'Extreme Guide to Parenting': TV Review
Whether "all baby, all the time" or all crazy, all the time, the show manages to hit upon some universal parenting problems.
In Westchester, N.Y., Shira Adler's 10-year-old son Yonah screams, "I f**king hate you!" She responds calmly by spritzing his "aura" with one of her specialty aromatherapy sprays, and then begins to perform crystal healing, both of which are part of Adler's daily routine with her son. Her boyfriend, Andy, suggests Yonah might need medication, which she brushes off. "He's an Indigo Child," she explains to the cameras. "He's here to change the world."
Thus begins Bravo's Extreme Guide to Parenting, a weekly hourlong program that examines the lives of parents who prefer to practice and explore alternative child-raising methods. Some, like Adler, describe their approach as "eco-kosher, shamanistic, aromatherapy," while others, like extremely controlling Los Angeles gay dads the Masterson-Horns, refer to it as "all baby, all the time." Viewers may see it as all crazy, all the time.
The desire of these families — and of the many others featured on the program (and most parents everywhere) — is to produce successful, confident, free-thinking adults. But what most seem to be producing, actually, are children child who will not be able to run fast and far enough to escape their overbearing, obsessive, helicopter parents. (And judging them is, of course, one of the main draws of the program).
As with many Bravo series, there's an implied level of wealth associated with the families: These are people who can afford to be eccentric, with both parents quitting their jobs or changing their lives to suit the baby's (perceived) needs. But there are more interesting and universal threads that run through some of the stories, like how Adler's daughter is blatantly ignored in favor of her "special" brother — something that causes her a lot of pain and frustration. In an episode devoted solely to the Axnesses of Sarasota, Fla., there's a long debate about vaccinations, as well as "elimination communication," in which parents attempt to let their baby go diaper-free by anticipating his or her elimination needs.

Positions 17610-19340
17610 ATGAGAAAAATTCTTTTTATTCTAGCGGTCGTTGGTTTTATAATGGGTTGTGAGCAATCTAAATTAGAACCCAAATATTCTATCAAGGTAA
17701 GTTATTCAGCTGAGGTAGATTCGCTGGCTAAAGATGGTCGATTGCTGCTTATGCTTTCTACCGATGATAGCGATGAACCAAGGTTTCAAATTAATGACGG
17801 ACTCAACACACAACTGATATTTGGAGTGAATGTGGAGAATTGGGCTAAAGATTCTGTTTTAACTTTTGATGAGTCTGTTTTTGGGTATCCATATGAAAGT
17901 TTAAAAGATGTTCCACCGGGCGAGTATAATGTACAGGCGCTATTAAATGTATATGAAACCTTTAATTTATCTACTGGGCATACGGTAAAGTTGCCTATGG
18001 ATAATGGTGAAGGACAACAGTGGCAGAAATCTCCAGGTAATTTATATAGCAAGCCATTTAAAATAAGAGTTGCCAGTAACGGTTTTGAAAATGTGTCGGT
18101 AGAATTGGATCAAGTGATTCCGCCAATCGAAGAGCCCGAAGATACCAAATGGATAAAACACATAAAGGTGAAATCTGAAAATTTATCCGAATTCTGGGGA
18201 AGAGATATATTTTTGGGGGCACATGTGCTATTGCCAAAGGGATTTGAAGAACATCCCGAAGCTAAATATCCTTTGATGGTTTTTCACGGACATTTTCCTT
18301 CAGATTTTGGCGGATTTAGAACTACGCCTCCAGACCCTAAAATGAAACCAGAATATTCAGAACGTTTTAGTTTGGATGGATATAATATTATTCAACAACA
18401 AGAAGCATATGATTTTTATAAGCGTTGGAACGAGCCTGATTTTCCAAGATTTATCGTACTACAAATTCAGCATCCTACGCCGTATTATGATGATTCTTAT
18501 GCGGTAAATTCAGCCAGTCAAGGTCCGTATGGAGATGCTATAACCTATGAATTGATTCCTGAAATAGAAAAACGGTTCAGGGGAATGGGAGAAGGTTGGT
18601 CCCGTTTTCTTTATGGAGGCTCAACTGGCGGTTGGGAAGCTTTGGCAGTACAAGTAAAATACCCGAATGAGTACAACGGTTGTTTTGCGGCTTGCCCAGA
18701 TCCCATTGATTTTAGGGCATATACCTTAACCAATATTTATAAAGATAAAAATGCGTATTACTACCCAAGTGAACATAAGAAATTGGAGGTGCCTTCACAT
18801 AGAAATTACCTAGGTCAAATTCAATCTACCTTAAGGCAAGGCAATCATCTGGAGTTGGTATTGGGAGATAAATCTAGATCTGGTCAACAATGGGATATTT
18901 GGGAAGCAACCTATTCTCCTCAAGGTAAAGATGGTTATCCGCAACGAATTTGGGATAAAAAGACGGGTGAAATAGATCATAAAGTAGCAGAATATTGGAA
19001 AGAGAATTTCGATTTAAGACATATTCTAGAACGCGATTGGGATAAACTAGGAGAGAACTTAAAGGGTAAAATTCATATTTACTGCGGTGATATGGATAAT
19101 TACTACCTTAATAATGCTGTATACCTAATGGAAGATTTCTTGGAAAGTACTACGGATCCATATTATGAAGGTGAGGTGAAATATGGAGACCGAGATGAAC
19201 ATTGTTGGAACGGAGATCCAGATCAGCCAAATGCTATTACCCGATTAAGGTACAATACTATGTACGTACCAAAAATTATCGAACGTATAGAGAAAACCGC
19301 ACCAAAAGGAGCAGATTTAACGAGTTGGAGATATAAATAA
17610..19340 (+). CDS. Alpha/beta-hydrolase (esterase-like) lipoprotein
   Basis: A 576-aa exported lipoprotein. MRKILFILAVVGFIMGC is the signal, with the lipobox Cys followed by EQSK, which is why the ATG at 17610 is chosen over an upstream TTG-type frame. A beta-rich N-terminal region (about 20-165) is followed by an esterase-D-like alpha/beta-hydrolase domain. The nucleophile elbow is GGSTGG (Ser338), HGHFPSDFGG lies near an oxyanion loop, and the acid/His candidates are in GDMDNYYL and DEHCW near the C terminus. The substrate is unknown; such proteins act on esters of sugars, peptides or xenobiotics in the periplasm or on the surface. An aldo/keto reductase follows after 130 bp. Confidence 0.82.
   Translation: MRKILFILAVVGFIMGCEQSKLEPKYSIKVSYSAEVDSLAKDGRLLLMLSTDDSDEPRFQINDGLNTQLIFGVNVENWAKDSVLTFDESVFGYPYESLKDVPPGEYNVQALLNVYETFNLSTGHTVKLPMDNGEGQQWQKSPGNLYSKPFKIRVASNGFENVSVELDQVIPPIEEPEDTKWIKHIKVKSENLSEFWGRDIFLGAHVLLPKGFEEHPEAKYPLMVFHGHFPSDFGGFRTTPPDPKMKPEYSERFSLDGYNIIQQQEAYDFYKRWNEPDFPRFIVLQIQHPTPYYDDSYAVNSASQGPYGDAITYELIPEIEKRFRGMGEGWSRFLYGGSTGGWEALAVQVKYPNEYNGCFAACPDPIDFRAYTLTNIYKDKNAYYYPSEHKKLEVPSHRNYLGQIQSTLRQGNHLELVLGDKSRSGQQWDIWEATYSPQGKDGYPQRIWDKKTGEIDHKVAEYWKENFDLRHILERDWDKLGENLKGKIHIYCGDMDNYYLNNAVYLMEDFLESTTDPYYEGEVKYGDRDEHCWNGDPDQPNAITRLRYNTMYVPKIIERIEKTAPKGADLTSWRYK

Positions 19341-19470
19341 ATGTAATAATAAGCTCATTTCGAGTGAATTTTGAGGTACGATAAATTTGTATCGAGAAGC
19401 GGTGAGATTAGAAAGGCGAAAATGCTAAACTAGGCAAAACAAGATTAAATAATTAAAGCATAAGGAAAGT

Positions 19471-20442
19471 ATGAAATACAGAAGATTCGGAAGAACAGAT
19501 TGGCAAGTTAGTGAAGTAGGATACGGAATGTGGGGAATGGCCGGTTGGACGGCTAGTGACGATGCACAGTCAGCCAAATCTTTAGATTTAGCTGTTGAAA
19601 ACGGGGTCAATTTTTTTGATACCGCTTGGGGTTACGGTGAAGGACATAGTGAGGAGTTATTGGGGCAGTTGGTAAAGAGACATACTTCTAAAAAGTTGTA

In fact, the episode revolving around the Axnesses is (of the two episodes screened) the one that presents a more complete picture of the thinking behind these families' choices, a rare example of the series stumbling upon something beyond spectacle. In several seemingly sincere scenes, mother Christian Axness is confronted by her aunt about the decision not to vaccinate. Her best friend also breaks down in tears over the fact that she can't afford to make the same lifestyle decisions as Christian, and both she and her husband question Christian's very open embrace of public breastfeeding. "I feel like, at the end of the day, this isn't about the baby. This is just about getting your boobs out," she says.
Mostly though, Extreme Guide to Parenting is not interested in challenging the parenting choices of the families it features. This is pure exhibition, and there's no denying that its appeal is just as strong as that of any other series detailing the strangeness of nontraditional lifestyles. Though the editing and accompanying music often encourage a feeling of sideshow theatrics, given the confidence and single-mindedness most of these parents have about the way they raise their children, there aren't likely to be any wounded feelings. In a preview for an upcoming episode, one parent declares: "I don't want a normal family." Placenta keepsake for one, please.